Tim Flach is not a conventional wildlife photographer. He’s known for his immaculately-lit studio portraits of animals, from dogs and horses to monkeys and lions, which emphasise their expressive, human-like qualities. But while Endangered, Tim’s fifth book, applies a similar approach, it’s driven by an underlying message – our relationship with nature is on the precipice.
“We’re at a unique time in our history. We need to culturally change – I sense that urgency,” Tim says. “For the first time, it’s not natural forces that are endangering species and marking the planet, it’s us. In the past, nature was seen as robust and we were vulnerable. Now nature is vulnerable.”
Another difference with Endangered is that instead of bringing animals to his studio to photograph them, he shot them in a range of different environments. Over two-and-a-half years, Tim travelled the world taking pictures, photographing white rhinos in Kenya, monarch butterflies in Mexico and Philippine eagles. He was keen to show not just the obviously charismatic species such as elephants, pandas or tigers but other, sometimes less glamorous, life forms – stick insects, or lichen, for example.
Guiding the selection of subjects was zoologist Jonathan Baillie, who wrote a prologue and epilogue for the book. He also wrote the text that accompanies the 180 pictures, all of which was rigorously checked for accuracy by experts. “I worked hard chasing stories and then they helped me write them up," says Tim. "It was important to find a balance between the poetic and the technical. We wanted to bring people in.”
There’s a balance in the book between the more stylised animal portraits, against plain backdrops, and those that show creatures in their environment – a new venture for Tim. “Some portraits are quite deceptive because I’d put a black background outside and wait for a bird to fly across. They weren’t always in zoos, and they certainly weren’t in the studio. It wouldn’t be appropriate to bring a gorilla into a studio.”
Yet looking at one shot of a gorilla drinking water that's so detailed, so seemingly controlled, it’s hard to believe this was shot from afar in natural light. “That was shot from a boat – you can see the reflections of the water on the gorilla’s fingers,” Tim reveals.
Using Canon kit, he was “able to realise something that wouldn’t have been possible four or five years ago. I couldn’t shoot at ISO 1600 without creating a bit of noise, and I certainly couldn’t hand hold from a boat and get images like this.” Shooting on the Canon EOS 5DS – with its 50.6 megapixels and full-frame CMOS sensor – allowed Tim to achieve extremely high resolution photos, even in low light.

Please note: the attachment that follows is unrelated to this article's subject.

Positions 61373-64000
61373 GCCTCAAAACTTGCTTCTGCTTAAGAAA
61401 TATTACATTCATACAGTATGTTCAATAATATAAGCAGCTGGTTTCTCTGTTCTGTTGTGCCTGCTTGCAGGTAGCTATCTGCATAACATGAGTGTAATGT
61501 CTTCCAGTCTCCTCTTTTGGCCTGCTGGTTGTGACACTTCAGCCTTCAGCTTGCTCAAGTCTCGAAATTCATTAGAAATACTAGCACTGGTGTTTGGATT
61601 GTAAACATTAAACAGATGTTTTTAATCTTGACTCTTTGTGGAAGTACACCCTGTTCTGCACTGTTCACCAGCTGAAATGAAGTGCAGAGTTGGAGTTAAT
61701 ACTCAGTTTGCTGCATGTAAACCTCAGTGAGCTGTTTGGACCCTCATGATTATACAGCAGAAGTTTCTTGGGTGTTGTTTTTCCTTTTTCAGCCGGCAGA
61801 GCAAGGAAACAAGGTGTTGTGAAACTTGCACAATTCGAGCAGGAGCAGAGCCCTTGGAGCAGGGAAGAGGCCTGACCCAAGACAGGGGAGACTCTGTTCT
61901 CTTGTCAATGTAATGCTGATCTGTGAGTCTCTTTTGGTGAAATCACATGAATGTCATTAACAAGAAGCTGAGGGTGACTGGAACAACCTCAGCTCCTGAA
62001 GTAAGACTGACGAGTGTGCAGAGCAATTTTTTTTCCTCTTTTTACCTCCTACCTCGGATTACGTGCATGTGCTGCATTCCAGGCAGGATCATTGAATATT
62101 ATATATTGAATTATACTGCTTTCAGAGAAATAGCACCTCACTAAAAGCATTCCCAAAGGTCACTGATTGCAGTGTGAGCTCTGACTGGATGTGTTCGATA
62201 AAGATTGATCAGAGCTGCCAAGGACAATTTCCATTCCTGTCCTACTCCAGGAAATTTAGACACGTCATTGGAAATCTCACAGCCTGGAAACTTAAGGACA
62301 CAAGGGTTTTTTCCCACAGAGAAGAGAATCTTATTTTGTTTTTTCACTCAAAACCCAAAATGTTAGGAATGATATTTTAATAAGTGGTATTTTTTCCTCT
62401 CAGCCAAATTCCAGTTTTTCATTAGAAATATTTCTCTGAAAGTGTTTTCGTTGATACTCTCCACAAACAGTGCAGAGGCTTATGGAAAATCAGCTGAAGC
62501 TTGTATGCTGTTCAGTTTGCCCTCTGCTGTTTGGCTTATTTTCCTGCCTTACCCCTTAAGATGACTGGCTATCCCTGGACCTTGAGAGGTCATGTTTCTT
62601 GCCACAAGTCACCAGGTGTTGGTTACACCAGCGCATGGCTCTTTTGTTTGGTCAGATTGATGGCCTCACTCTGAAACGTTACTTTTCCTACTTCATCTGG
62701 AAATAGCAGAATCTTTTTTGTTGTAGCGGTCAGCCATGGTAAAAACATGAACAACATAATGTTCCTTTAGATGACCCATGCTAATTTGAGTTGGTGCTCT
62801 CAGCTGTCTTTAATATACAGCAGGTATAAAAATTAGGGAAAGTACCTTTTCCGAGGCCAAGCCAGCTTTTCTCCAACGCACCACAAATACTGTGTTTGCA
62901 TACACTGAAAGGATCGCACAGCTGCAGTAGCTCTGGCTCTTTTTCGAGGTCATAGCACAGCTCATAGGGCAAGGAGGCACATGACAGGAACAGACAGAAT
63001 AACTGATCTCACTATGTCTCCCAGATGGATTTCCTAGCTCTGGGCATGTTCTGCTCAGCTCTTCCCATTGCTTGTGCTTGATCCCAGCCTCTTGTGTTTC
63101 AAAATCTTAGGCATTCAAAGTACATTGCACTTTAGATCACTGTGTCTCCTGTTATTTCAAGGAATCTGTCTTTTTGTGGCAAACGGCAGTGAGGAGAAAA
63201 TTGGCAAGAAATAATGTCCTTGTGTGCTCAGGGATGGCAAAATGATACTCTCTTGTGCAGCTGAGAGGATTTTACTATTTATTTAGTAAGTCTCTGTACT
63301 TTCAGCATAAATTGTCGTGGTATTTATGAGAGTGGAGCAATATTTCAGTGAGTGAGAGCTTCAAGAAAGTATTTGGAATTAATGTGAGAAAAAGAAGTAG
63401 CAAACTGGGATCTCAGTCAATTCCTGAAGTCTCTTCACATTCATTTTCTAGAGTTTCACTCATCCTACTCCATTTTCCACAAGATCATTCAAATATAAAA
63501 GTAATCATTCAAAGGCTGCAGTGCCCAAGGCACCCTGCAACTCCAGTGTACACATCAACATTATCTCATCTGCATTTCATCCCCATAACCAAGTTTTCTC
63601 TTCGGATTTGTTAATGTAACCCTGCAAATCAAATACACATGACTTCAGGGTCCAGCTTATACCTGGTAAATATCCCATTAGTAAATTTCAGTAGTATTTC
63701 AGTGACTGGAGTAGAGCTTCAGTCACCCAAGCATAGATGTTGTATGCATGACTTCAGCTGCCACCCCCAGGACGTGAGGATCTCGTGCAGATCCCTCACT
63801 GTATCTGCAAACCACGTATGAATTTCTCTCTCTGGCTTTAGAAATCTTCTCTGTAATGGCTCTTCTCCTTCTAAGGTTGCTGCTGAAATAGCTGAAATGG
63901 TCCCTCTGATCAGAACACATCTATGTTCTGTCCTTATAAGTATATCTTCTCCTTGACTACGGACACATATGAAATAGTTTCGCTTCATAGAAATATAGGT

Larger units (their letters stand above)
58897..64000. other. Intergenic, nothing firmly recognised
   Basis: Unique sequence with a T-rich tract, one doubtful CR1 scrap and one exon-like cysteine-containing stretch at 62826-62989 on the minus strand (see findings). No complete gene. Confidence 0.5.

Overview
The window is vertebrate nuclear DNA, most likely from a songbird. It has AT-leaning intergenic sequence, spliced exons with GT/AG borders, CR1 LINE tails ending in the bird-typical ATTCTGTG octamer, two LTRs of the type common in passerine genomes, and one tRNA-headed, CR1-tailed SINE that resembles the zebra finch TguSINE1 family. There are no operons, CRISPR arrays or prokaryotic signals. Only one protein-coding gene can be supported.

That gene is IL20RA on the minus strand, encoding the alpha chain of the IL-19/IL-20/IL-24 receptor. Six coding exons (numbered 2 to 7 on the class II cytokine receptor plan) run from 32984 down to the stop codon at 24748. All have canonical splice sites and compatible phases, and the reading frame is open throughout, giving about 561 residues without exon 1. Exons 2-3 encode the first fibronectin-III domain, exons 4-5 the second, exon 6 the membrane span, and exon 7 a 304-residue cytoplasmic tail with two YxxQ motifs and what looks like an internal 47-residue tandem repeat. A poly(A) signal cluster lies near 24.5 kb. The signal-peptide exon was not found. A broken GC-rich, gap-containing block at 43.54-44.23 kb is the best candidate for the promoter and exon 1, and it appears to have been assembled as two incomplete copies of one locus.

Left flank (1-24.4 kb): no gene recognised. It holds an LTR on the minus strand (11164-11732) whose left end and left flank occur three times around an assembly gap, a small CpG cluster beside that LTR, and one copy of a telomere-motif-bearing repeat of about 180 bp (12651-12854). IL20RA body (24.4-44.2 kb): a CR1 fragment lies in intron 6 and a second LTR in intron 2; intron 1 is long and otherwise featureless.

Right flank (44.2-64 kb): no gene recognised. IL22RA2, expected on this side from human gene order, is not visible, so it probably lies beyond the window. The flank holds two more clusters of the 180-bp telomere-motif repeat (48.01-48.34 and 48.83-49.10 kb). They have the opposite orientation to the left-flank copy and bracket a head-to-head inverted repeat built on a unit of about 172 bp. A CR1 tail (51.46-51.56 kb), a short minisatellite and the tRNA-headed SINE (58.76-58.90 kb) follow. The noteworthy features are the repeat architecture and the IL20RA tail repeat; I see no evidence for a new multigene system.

“[For Endangered] I needed to shoot with long lenses, often with a Canon EF 800mm f/5.6 lens, or to shoot things, such as the fireflies, in the dark, which required long exposures." It was all achievable first take – testament to the camera's 61-point High Density Reticular AF system that includes 41 cross-type AF points and EOS iTR AF.
“I think photography is interesting when it extends our experience, when it allows us to see something you couldn’t see with your eyes alone," Tim says. "The Canon lenses I used allowed me to go in and see tree frog eggs in incredible detail, and to see birds flying at high speed with their wings really sharp while bending from the pressure of flight.”
The Canon EOS 5DS’s body is compact enough to easily manoeuvre in response to a moving animal subject, while offering medium-format resolution. “With the larger file size it offers, I’m able to print these photographs large for exhibitions – they can be part of museum shows as well, not just a book.”
Ultimately, Tim hopes to bring the project to as wide an audience as possible. “You could influence a small art community but you also want to influence future politicians, scientists and conservationists. Maybe it will take them on a different course."
Making work that is both artistic and accessible is something that Tim, who describes himself as a “communicator”, relishes. “It’s always much more challenging to have a layered type of work,” he tells us. “On one level, you might find out more about a species, on another a particular animal might remind you of a science fiction character, such as Yoda or those fireflies from Avatar. As you move through this process of connection and association, you start questioning how people have traditionally represented nature. It’s very important to bring the otherness to us, to touch hearts and feelings as we bring it into our world.”